• steel-reinforced (both post-tensioned and pre-stressed) concrete structures immersed in seawater (harbour facilities, piers, jetties, offshore platforms).

The topics of this course are fully set out and described in ISO 15257 Clause 6. The rules governing training, examination and certification are set out in ICorr QPD.

Course Details and Price

Organisation: The ICorr steel in concrete CP courses are run in cooperation with the CPA (Corrosion Prevention Association), the Trade Association for the steel in concrete CP and concrete repair industry. Most Candidates in the UK will work for CPA affiliated companies.

Duration: 5 days Mon–Fri, or 1 day over 5 weeks

Special note: Applicants must either hold ICorr Level 2 Cathodic Protection Technician – Reinforced Concrete Structures Certificate or, where the applicant does not hold this certification, have at least 1 year’s approved experience and attended the Level 2 training course or satisfies the educational and experience requirements set out in ICorr QPD.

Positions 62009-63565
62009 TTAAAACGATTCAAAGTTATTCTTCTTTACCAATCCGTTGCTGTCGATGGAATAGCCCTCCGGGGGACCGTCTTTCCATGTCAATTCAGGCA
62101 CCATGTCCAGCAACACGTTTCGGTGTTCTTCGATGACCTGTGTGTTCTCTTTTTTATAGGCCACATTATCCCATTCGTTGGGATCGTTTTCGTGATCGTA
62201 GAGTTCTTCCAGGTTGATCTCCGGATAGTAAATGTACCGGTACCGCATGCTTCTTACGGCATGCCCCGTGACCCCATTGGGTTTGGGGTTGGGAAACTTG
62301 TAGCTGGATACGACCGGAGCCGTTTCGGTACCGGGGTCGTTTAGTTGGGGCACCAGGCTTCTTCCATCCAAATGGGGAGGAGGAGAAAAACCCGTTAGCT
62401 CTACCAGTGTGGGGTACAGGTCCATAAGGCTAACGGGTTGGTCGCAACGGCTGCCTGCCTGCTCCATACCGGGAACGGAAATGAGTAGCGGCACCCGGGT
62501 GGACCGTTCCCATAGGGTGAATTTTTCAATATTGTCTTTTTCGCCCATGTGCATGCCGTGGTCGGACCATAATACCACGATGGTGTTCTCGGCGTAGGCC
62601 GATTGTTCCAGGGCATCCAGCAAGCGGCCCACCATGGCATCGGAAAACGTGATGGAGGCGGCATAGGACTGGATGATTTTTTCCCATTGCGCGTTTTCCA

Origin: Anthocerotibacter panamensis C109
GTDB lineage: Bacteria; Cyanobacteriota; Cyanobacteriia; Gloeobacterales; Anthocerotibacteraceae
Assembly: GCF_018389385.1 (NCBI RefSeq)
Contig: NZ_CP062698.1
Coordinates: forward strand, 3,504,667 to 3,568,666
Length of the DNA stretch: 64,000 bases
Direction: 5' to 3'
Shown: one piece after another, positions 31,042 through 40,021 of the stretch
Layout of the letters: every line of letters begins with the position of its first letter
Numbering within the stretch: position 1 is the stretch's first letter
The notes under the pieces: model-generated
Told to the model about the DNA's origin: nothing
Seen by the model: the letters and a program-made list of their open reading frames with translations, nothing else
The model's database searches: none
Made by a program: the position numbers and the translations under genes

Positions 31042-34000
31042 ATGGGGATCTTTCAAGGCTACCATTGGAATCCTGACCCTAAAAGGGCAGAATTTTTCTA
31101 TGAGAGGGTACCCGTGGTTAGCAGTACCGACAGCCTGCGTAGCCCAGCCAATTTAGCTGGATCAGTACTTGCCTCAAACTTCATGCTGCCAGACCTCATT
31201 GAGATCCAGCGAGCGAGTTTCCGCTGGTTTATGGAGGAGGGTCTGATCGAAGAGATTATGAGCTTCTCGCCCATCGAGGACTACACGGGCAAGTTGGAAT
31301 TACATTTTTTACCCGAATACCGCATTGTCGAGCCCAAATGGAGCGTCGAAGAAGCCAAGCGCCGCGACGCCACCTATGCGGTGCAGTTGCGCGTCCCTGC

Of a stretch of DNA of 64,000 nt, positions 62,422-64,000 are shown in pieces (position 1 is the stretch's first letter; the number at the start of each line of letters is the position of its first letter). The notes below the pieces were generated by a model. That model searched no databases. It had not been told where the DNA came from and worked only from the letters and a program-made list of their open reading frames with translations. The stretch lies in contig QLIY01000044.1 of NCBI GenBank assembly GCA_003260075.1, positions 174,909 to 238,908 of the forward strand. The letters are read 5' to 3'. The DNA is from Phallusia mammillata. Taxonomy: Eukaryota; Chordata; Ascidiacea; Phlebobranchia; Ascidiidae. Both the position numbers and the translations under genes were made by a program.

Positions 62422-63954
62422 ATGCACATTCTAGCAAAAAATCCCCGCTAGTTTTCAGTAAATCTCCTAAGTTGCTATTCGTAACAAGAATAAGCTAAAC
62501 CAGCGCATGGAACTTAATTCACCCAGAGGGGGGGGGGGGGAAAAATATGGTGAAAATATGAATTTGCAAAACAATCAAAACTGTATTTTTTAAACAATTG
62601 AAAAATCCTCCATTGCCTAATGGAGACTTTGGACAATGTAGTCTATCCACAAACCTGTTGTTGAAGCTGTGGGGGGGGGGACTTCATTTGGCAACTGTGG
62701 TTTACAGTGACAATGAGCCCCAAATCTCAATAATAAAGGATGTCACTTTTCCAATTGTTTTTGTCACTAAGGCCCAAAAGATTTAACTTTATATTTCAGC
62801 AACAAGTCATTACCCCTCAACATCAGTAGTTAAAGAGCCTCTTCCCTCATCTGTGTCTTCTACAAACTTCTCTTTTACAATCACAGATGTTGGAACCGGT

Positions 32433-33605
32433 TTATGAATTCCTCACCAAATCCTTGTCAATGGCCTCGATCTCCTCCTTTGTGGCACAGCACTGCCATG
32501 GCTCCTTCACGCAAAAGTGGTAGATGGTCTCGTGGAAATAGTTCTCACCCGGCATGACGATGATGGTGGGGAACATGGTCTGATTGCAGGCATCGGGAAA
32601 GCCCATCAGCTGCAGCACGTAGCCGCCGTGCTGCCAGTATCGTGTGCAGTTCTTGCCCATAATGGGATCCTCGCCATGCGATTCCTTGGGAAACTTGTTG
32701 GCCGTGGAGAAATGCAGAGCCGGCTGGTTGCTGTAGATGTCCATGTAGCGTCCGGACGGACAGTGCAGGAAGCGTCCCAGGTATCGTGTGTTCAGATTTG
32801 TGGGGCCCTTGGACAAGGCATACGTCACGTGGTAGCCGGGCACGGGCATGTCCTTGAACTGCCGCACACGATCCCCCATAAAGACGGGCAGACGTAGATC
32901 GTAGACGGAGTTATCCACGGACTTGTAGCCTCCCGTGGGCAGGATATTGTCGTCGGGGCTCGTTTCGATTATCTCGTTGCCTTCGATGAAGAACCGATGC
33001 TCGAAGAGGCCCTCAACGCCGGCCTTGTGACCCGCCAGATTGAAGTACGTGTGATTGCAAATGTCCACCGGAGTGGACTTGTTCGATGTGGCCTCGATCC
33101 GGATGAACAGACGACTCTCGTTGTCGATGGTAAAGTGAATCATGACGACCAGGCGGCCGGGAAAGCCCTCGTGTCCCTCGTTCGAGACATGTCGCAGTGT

Price (excl. VAT)

£1375 (£1000 Course & £375Exam) – CPA Members only
£1625 (£1250 Course & £375 Exam) – Non CPA Members

Available Training Dates

These ICorr courses and Examinations are provided by our partner in steel in concrete, the Corrosion Prevention Association (CPA). Dates can be seen below. If you wish to book a course contact them on 01420 471614 or send an email to

Level 2 Spring Course: March 2021 Monday – Friday 8 – 12 March 2021 – ICorr Training Centre, Telford
Level 2 Summer Course: June 2021 Monday – Friday 7 – 11 June 2021 – ICorr Training Centre, Telford

Certification enquiries

For all queries regarding Certification and Re-Certification please access the Institute of Corrosion web site:   All Certification and Re-Certification Application Forms along with Guidance Notes can be downloaded from this page.

If you need any specific assistance please contact the Institute of Corrosion at Corrosion House at Tel:  + 44 (0)1604 438222 or Email:

The Institute of Corrosion (ICorr) and the Hydrocarbon Passive Fire Protection Network (PFPNet) will be launching their market leading training programme

The Institute of Corrosion (ICorr) and the Hydrocarbon Passive Fire Protection Network (PFPNet) will be launching their market leading training programme

The Institute of Corrosion (ICorr) and the Hydrocarbon Passive Fire Protection Network (PFPNet) will be launching their market leading training programme

Please find below an invitation to the launch of the new PFP Inspector training programme; “ICorr/PFPNet Fire Protection Coatings Inspector Training Programme (Ref: ICorr/PFPNet CITP)”

About this Event